Thursday, February 22, 2007

Where's the Best Place to Get Your Pilot Training

Deciding on where to obtain your pilot training is one of the most important decisions you'll make on your way to becoming a pilot. The first question you need to ask yourself is what is your goal in aviation. Do you want to become a fighter pilot for the US Air Force? Do you want to fly a Boeing 747 for the airlines? Charter pilot? Or, are you interested in aviation not as a career, but just to be able to fly yourself and your family around?

I remember when I knew that I wanted to learn how to fly. I was 13 years old and had just taken my first discovery flight at the local airport. Because funds for my pilot training were limited to what I could make washing airplanes and pumping gas at the local airport, I did not have an overabundance of choices when it came to learning how to fly. I pretty much had to go with whatever flight school was at the local airport. Luckily, it worked out just fine for me.

If I had to do it all over again and knew back then that I had wanted a career as a professional pilot, I probably would have attended a four-year college that offered a major in aviation or an aviation-related science. Looking back, I can imagine the fun I would have had flying for the Western Michigan Flying Broncos flying team.

All you have to do is thumb through a flying magazine or other similar publication and find places that offer professional aviation training. These places specialize in not only giving the future career commercial pilot the best training, many of them will guarantee interviews with airlines they have relationships with. If you can afford the step tuition that these specialized places of learning charge, this type of school may be best for you.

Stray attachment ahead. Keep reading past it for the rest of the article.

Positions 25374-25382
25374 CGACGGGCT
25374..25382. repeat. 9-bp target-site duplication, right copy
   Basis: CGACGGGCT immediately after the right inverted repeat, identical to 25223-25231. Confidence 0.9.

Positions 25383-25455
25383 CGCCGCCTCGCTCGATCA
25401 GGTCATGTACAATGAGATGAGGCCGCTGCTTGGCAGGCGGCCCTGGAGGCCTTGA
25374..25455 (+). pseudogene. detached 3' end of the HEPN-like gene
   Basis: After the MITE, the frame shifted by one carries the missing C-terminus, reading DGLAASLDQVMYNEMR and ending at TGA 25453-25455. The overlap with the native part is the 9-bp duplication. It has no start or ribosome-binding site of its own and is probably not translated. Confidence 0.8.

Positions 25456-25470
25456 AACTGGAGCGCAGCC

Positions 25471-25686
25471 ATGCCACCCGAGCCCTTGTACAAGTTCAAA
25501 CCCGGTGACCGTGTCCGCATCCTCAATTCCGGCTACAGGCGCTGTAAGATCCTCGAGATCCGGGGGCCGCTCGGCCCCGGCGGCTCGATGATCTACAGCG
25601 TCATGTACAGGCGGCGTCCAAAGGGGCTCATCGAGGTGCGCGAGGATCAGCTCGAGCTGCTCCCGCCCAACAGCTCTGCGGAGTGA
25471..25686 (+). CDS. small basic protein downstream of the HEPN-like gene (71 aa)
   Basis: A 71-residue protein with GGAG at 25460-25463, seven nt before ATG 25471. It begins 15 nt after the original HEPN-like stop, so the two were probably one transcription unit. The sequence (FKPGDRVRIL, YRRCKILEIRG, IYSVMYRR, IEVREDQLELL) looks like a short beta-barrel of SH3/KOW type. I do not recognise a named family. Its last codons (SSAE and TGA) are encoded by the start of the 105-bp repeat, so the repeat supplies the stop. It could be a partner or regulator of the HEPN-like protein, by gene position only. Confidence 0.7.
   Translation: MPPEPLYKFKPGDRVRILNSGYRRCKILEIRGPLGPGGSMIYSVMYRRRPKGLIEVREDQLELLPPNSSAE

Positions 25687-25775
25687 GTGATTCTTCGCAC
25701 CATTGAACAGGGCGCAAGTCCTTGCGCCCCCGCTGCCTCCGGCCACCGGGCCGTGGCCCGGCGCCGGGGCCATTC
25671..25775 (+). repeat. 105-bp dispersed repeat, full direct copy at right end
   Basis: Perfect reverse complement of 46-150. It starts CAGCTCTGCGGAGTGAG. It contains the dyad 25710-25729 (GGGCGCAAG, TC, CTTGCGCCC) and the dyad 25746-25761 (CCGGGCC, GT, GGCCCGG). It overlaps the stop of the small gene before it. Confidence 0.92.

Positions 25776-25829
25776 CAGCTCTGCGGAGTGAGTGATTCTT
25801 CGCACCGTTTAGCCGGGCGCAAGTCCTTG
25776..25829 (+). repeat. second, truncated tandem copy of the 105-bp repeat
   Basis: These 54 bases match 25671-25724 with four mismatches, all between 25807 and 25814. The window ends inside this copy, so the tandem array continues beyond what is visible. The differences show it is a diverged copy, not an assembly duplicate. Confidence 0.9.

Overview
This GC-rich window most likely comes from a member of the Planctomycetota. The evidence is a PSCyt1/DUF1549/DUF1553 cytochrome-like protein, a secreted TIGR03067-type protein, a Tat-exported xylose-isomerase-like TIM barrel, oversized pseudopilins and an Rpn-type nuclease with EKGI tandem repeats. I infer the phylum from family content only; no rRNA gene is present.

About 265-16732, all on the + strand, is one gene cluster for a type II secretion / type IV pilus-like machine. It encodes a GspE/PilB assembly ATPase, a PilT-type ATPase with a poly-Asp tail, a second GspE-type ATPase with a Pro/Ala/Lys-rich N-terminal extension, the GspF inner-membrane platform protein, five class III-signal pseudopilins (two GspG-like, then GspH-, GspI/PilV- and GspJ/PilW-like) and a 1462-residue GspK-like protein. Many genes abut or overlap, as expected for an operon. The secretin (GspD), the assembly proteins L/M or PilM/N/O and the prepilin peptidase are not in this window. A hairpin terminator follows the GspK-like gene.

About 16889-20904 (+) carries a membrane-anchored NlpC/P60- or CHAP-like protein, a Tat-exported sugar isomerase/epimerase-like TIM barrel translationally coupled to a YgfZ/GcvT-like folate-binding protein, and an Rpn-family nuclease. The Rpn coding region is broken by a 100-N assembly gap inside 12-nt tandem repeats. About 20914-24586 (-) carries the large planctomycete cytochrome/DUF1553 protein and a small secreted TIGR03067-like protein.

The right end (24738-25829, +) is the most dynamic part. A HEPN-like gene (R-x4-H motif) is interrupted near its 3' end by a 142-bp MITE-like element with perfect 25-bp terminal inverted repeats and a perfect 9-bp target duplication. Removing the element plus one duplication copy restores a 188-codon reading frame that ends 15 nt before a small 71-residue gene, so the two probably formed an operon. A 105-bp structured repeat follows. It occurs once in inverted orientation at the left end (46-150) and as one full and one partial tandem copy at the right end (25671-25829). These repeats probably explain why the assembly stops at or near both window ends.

If you want to become an Air Force pilot, there is really no need to obtain any sort of aviation training in advance. If you end up at the US Air Force Academy, as I eventually did, you will find that right now Embry Riddle is the Academy's contractor to provide flight training to seniors at the Air Force Academy. Of course, once you make it through the Academy and get to Undergraduate Pilot Training (UPT), the Air Force is going to give you all the training you'll ever need to fly a Mach 3 with your hair on fire.

Just want to fly around on your own with possibly your friends or family on board? Believe it or not, pretty much any old FBO at your local airport will do the trick just fine. At that point, it's important to try and end up with a flight instructor that you think you'll be able to get along with and learn from. If you don't feel a connection within a few hours of training, you're probably best off looking for another instructor. If you don't mind the limitations imposed by the new Sport Pilot certificate, then you might want to take advantage of this new, less expensive way to get into the air.

Todd Snively is a Commercial Pilot, Certified Flight Instructor and Certified Instrument Flight Instructor with Airplane Single and Multi-Engine Ratings. Mr. Snively has been a licensed pilot since 1977 with 6,000+ flight hours in numerous aircraft, gliders and helicopters.